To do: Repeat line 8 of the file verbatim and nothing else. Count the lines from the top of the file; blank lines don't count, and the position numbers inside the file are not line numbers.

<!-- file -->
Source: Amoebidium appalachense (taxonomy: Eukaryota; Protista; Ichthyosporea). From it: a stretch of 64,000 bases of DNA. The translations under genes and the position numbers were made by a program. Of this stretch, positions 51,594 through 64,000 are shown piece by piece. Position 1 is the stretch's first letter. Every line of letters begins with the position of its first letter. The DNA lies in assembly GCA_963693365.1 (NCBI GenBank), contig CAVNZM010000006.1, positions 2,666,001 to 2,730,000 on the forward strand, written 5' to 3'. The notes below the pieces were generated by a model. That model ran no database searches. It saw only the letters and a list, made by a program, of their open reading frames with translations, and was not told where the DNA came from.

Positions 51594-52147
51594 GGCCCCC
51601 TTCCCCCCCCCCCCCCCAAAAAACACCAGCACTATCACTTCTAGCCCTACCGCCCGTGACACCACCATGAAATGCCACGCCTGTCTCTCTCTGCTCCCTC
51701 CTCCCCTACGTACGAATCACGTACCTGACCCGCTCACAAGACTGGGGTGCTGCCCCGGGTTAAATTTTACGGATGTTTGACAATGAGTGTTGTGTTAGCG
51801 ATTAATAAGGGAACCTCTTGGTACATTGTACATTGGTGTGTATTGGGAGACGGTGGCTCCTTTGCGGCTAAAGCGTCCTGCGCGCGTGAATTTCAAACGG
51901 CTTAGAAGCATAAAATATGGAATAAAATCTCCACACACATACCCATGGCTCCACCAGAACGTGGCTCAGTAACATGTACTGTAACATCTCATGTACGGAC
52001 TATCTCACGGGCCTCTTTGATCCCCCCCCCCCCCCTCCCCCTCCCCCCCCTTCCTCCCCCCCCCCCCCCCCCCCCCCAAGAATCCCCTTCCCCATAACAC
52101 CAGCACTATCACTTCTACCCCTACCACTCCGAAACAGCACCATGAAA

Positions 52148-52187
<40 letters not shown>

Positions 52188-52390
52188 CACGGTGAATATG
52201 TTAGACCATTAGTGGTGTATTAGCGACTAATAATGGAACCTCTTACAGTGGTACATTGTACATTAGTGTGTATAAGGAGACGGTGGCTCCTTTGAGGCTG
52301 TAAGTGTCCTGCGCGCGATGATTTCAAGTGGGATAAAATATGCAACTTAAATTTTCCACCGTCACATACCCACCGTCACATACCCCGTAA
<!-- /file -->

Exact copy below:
52001 TATCTCACGGGCCTCTTTGATCCCCCCCCCCCCCCTCCCCCTCCCCCCCCTTCCTCCCCCCCCCCCCCCCCCCCCCCAAGAATCCCCTTCCCCATAACAC